Supreme Court on the Scope of “Dispute” under the Insolvency and Bankruptcy Code

[Shourya Bari is an associate at a law firm in Mumbai having graduated from Jindal Global Law School, Sonipat (JGLS) in 2018 and Aditi Singh Kashyap is a 4th year B.A., LL.B. (Hons.) student at JGLS]

The Insolvency & Bankruptcy Code (“IBC”) stipulates that the adjudicating authority (i.e. the National Company Law Tribunal or NCLT) would not admit an application by an operational creditor to initiate insolvency proceedings against a corporate debtor if a dispute with respect to the debt exists between them. The scope of such a ‘dispute’ has been the subject of extensive judicial deliberation.

This post will explore the Supreme Court of India’s latest decision on the subject in K. Kishan v. M/S Vijay Nirman Company Pvt. Ltd., (14 August 2018) which held that a dispute under section 9 of the IBC would include within its scope a challenge to an arbitral award under section 34 of the Arbitration and Conciliation Act, 1996 (“Arbitration Act”). Before indulging in an analysis, the post will briefly outline the facts.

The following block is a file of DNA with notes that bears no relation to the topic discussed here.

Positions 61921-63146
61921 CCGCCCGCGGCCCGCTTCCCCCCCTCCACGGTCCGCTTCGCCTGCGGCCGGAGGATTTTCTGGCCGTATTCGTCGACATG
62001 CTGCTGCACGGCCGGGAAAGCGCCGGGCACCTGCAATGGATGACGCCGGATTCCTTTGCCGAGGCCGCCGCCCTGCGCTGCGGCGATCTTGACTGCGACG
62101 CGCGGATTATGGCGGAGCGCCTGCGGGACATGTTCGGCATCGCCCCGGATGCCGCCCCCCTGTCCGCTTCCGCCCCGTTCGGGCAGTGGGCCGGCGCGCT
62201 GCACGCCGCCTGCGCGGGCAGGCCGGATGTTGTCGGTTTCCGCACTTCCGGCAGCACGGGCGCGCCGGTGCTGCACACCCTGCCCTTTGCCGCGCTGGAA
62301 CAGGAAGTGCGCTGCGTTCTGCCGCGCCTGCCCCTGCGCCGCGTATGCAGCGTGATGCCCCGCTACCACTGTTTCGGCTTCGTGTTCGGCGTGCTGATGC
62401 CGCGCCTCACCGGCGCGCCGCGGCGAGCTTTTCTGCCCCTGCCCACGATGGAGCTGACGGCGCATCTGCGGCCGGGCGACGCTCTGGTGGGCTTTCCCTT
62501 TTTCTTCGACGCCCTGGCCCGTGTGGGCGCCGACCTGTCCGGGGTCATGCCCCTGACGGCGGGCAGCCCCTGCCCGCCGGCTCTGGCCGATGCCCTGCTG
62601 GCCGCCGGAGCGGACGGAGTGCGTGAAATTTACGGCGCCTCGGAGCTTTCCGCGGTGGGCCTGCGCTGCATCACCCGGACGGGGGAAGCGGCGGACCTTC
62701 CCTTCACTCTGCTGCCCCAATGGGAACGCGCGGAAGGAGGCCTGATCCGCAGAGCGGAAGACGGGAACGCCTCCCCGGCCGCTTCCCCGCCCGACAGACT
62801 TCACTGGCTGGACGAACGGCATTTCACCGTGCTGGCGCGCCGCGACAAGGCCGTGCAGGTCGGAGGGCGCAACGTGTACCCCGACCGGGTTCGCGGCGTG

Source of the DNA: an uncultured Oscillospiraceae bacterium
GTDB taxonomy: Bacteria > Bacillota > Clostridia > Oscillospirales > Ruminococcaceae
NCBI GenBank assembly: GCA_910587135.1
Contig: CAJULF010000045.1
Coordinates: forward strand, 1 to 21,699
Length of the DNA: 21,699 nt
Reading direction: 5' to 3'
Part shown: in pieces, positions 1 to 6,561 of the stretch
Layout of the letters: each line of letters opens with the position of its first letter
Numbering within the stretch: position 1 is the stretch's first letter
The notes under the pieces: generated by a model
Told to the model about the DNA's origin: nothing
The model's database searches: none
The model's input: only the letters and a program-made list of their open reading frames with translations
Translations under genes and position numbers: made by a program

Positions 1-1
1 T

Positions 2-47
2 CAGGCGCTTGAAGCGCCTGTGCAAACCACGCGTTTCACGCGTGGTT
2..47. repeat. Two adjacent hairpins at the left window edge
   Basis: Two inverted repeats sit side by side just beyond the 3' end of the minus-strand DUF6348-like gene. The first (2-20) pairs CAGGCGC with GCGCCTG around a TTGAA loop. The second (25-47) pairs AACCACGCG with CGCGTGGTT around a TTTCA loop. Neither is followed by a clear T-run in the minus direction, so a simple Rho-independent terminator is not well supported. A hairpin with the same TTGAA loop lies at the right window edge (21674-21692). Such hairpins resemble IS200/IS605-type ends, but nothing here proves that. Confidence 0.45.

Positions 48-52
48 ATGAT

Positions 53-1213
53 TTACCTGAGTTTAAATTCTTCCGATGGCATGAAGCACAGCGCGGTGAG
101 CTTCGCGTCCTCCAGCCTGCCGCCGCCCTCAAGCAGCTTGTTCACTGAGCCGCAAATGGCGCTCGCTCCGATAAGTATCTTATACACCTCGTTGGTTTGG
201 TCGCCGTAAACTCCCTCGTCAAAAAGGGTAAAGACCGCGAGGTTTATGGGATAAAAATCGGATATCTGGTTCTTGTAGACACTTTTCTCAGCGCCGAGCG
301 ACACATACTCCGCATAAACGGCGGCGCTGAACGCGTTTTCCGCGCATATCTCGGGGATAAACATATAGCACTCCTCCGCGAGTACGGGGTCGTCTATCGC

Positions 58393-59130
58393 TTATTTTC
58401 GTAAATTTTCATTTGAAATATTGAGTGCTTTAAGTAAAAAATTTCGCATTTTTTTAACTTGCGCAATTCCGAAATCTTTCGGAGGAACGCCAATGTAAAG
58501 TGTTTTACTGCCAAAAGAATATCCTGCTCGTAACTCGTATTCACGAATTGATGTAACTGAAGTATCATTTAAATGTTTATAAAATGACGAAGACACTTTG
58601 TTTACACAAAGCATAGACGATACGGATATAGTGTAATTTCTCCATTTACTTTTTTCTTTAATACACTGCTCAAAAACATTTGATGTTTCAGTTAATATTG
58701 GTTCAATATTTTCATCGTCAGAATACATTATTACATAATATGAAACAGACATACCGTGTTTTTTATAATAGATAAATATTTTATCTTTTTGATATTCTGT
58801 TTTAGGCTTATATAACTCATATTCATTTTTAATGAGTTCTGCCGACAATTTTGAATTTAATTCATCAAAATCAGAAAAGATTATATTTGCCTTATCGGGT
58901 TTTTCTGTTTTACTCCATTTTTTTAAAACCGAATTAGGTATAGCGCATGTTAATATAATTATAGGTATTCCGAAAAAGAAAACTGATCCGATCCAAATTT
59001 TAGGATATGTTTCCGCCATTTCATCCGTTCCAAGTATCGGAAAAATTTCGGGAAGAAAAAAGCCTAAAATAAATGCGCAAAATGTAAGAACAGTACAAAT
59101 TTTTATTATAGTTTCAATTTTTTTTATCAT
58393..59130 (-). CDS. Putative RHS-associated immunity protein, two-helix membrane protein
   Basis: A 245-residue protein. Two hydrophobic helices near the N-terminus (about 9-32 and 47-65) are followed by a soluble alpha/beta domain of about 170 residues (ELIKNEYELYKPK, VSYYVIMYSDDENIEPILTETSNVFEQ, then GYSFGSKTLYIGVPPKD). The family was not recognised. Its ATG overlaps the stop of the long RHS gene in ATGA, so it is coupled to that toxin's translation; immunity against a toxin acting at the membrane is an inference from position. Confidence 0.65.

Facts

It all began when the parties arbitrated their disputes arising out of a construction agreement. In the arbitral award, the claim of the respondent in the present appeal with respect to a certain amount was allowed. The appellant’s cross claim of a much higher amount was not allowed. Now, two events unfolded following this award. First, the respondent sent a demand notice of unpaid operational debt under section 8 of the IBC to the appellant. Second, the appellant responded with a notice of dispute with respect to the debt and challenged the arbitral award under section 34 of the Arbitration Act.

Notwithstanding the receipt of notice of dispute from the appellant, the respondent filed an application for admission of insolvency proceedings against the appellant. Both the NCLT and the National Company Law Appellate Tribunal (“NCLAT”) allowed the admission. The NCLAT reasoned that the non-obstante clause in section 238 of the IBC would override the Arbitration Act, and that a challenge of an award under section 34 of the Arbitration Act would not constitute a dispute under section 9 of the IBC.

Analysis 

To analyze the Court’s decision, we must begin with the Court’s landmark ruling in Mobilox Innovations v. Kirusa Software on the issue of dispute under section 9 of the IBC. The court in K. Kishan relied heavily on Mobilox, where the Court had clarified that the dispute need not be a bona fide one. As long as the dispute is real, and not illusory or hypothetical, it would fall within the scope of dispute under section 9 of the IBC.

The counsel on behalf of the appellant argued that a pending challenge under section 34 of the Arbitration Act is reflective of a real dispute between the parties. The respondent cited insolvency laws of the United Kingdom (“UK”) to argue that an insolvency process should not be stultified just because an application to set aside a judgment or order indicating existence of a debt is pending on appeal or otherwise.